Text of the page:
What people are saying - Write a review
We haven't found any reviews in the usual places.
Other editions - View all
accent alphabets ancient anuswara Arabic Aryan aspirate becomes Bengali and Oriya Brahmans causal century cerebral Chand character class of words common compound connexion corruption dental derived Desaja Devanagari dialects Dravidian early Tadbhavas elided elision English examples exhibit existence express fact frequently guages Gujarati Guna India Indian languages inflectional influence insertion instances Kutila labial Latin lengthened letter literature long vowel Magadhi Maharashtri Marathi Marwari means merely modern languages nasal nexus non-Aryan nouns occurs origin Orissa Oriya oxytone palatal Pandits Panjabi peculiarities perhaps Persian poems poets postpositions Prakrit Prakrit form preceding present probably pronounced pronunciation pure rejected retained Romance languages root rule Sanskrit Sanskrit words Sauraseni semivowel seven languages short vowel shortened sibilants Sindhi single consonant softened sound speech spoken syllable Tatsama tendency termination Urdu Vararuchi verb Vriddhi vulgar western Hindi writing written
Page i - BEAMES. — A COMPARATIVE GRAMMAR OF THE MODERN ARYAN LANGUAGES OF INDIA, to wit, Hindi, Panjabi, Sindhi, Gujarati, Marathi, Oriya, and Bengali.
Page 10 - I tell you, captain, if you look in the maps of the 'orld, I warrant you shall find, in the comparisons between Macedon and Monmouth, that the situations, look you, is both alike. There is a river in Macedon ; and there is also moreover a river at Monmouth...
Page 32 - ... Latin and Greek words do in English. Such words, however, in no way altered or influenced the language itself, which, when its inflectional or phonetic elements are considered, remains still a pure Aryan dialect, just as pure in the pages of Wali or Sauda, as it is in those of Tulsi Das or Bihari Lai.
Page 2 - Apabhramsakavyatrayl, p. 91. portion of their vocabulary and the whole of their inflectional system being derived from this source. Whatever may be the opinions held as to the subsequent influences which they underwent, no doubt can fairly be cast on this fundamental proposition."* The vocabulary of early Rajasthani...
Page 51 - It is a rough language, loving thorny paths of its own, but there hangs about it, to my mind, somewhat of the charm of wild flowers in a hedge, whose untamed luxuriance pleases more than the regular splendour of the parterre. Even as early as Prakrit times the dialect of the Indus Valley shook itself free from trammels, and earned for itself from the pedantic followers of rule and line the contemptuous epithet of ' apabhransa,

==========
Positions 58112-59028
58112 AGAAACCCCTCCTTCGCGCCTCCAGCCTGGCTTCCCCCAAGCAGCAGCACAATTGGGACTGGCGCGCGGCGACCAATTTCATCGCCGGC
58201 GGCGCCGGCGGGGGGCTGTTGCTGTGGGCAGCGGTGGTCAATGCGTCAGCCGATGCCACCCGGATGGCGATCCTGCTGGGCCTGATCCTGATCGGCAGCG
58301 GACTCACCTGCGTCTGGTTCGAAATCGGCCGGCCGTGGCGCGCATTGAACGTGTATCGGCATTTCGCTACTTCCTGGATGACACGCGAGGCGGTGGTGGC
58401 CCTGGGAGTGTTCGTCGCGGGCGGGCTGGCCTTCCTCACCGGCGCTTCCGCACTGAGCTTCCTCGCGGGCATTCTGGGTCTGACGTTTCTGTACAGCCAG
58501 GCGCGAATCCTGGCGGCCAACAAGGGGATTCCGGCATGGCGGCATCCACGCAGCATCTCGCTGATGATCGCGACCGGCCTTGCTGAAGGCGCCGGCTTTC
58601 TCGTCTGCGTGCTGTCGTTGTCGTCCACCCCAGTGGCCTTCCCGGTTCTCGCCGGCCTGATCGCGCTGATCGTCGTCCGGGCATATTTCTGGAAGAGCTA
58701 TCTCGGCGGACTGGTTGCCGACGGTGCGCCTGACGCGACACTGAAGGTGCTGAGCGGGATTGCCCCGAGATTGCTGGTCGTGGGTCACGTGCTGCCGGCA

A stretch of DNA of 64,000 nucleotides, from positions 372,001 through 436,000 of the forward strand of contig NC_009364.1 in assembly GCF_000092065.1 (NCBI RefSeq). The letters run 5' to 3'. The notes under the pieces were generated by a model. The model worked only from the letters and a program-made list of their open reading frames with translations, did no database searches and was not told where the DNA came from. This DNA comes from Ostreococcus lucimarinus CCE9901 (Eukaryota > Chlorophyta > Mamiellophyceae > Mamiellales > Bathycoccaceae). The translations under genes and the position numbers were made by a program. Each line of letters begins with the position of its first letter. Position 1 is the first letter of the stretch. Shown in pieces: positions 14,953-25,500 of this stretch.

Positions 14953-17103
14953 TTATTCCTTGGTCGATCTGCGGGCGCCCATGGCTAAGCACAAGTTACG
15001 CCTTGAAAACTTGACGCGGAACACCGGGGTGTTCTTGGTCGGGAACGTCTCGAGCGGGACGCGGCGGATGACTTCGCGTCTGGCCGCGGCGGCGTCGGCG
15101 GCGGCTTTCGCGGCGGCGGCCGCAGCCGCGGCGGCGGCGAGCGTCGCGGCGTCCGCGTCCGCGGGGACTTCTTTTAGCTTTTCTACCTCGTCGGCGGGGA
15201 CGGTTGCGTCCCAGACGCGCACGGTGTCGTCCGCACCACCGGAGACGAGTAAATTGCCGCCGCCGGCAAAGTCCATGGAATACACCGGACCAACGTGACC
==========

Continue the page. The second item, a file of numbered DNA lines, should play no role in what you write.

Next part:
Page 186 - Bemerkung: ,It is a mistake to suppose, that the living vernaculars are merely further developments of Prakrit, formed on the same principles and carrying out the same laws. On the contrary, in post-prakritic periods many new principles, some of them quite opposed to those in vogue in Prakrit, have been introduced, and have largely influenced the common speech.
Page 65 - I have mentioned above, the cause is to be found in the material used for writing. The Oriyas and all the populations living on the coasts of the Bay of Bengal write on the Talpatra, or leaf of the fan-palm, or palmyra (Borassus flabelliformis). The leaf of this tree is like a gigantic fan, and is split up into strips about two inches in breadth or less, according to the size of the leaf, each strip being one naturally-formed fold of the fan. On these leaves, when dried and cut into proper lengths,...
Page viii - essays' in the strict sense of the term, destined to be the foundation of the admirable volume published in 1880; while Mr. Beames was the first to issue a work deliberately intended to cover the whole ground of the subject. " Whether I have done well or ill," he says in his preface, "the book was meant to be a Comparative Grammar, and I have called it so accordingly.
Page 38 - invaded by the Musalmans till a comparatively late period, ' and was more or less successful in repelling the invasion, so ' that the number of words borrowed from or through Persian is small. As Mr. Beames says, Marathi is one of those languages which may be called playful, it delights in all sorts of jingling formations, and has struck out a larger quantity of secondary and tertiary words, dimunitives and the like, than any of the cognate tongues.